Student Entrepreneur Works to Help Others Keep College Debt to a Minimum

Student Entrepreneur Works to Help Others Keep College Debt to a Minimum

Girl in chair presenting to class.

Danielle Jeffers speaks to a freshman year management class for the Entrepreneur track overseen by Sean Collins, Director, Apex Center for Entrepreneurs.

Cheryl Vosburg

November 27, 2018

Danville Virginia native Danielle Jeffers’ journey as an entrepreneur began as many others do—with a personal experience that opens one’s eyes to identify a need that can be filled or solved with a business idea. Jeffers experienced just that and the soon to be VA Tech graduate is now a young business owner who travels to speak in local communities.

Jeffers’ determination and initiative as well as some hardship propelled her on a path she did not see coming. After years of hoping to play basketball in college, a torn ACL in early high school meant she had to rethink her future and she “decided to focus more on academics.”

That commitment and subsequent hard work led her to qualify for enrollment in the area governor’s school program and she took many dual enrollment classes at her local community college, earning college credits that would prove to be crucial.

Jeffers says that her world was upended again when her parents “sat me down my senior year and told me they couldn’t afford to send me to college but of course I still had to go. That was a tough conversation that I wish we had had earlier.” Her parents had both suffered health issues for a few years which had impacted the family’s income, but Jeffers was not prepared for this reality so close to the end of high school.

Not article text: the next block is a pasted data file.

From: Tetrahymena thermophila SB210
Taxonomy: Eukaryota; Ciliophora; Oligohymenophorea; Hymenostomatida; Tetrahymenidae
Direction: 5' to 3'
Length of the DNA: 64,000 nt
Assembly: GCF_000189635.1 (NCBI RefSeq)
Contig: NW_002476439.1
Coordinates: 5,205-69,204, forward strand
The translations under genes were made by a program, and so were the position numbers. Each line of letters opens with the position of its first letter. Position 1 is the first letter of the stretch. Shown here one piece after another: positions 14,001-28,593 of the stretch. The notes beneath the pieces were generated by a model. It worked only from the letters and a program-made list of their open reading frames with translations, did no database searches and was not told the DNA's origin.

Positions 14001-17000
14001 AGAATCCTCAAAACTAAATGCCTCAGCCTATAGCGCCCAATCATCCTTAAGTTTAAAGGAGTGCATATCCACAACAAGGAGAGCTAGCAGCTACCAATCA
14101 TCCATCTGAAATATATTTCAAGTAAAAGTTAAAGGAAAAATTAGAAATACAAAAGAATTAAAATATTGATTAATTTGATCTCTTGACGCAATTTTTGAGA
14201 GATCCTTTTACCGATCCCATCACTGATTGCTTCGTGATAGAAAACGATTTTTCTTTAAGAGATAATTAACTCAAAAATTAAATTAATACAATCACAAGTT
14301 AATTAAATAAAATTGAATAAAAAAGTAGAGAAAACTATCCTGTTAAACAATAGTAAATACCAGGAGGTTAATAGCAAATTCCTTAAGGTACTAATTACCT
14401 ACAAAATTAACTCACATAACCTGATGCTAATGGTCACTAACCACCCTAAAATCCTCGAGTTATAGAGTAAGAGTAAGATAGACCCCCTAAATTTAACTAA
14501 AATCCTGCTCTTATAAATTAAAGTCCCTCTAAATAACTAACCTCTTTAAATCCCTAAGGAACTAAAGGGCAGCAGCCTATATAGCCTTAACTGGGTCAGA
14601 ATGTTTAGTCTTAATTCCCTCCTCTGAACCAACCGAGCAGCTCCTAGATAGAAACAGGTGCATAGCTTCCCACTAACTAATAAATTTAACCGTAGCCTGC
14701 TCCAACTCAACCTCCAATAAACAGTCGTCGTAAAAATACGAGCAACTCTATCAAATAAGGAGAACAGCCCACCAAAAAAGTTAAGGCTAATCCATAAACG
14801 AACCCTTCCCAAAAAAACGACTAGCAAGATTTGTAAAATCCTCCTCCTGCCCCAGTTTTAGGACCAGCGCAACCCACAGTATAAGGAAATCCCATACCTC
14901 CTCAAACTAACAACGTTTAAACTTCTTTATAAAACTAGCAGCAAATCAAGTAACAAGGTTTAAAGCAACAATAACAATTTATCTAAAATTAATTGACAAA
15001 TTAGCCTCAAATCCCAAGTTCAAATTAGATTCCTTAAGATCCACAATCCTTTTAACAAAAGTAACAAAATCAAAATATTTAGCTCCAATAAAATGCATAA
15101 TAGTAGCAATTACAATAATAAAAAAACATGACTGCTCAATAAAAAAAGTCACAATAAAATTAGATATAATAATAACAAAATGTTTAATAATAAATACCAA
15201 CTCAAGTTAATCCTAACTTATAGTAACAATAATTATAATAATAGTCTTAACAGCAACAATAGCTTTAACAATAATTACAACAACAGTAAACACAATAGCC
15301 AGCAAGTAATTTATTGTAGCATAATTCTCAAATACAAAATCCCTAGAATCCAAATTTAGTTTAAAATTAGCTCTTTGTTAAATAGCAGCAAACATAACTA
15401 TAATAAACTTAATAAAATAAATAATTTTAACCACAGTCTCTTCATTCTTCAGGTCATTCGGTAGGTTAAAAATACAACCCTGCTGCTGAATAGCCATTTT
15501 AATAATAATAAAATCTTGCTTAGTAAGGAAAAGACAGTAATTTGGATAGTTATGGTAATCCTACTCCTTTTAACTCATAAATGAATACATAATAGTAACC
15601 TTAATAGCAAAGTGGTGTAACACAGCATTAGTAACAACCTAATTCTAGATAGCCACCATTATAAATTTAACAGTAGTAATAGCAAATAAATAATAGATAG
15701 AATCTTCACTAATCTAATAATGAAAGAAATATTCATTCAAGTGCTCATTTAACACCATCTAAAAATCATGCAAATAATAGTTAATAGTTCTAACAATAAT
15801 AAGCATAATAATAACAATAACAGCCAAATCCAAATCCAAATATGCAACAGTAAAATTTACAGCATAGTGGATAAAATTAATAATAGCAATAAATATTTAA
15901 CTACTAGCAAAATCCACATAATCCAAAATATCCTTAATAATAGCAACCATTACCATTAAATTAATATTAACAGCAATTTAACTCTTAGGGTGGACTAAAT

With little time to plan “I talked to my friends and family who advised me to quickly start applying for scholarships. I had a high GPA and so with their help I applied for a lot of scholarships—thirty in all, eventually earning fourteen of them.” This meant when she entered the “college that fit me best –  Virginia Tech – between the aid and the transfer credits I had accrued, I did not need to take on debt, which was a huge blessing.”

When Jeffers arrived at VT she was surprised: “I knew my story was different but didn’t know HOW different it was.”

She began to hear from her new friends about the worry of student debt—that they were taking on tens of thousands in loans which felt unconscionable to her. “I had a very tough load academically but I saw a need—I said ‘I’m going to help you my friends!’”

In November she happened to hear about a business pitch competition sponsored by VT‘s Apex Center for Entrepreneurs. She took her idea of financial aid coaching and entered the start-up funding contest. “I pitched there and made it to the finals! I was calling friends and family and was so excited. I had never had an experience like that before.”

While she didn’t win, she received a lot of feedback through the process and by the second semester of her freshman year, in January 2016, Jeffers founded “Dough 4 Degrees” (, a scholarship coaching company which teaches through independent resources like eBooks. Jeffers has since been able to raise over $75,000 for Dough 4 Degrees.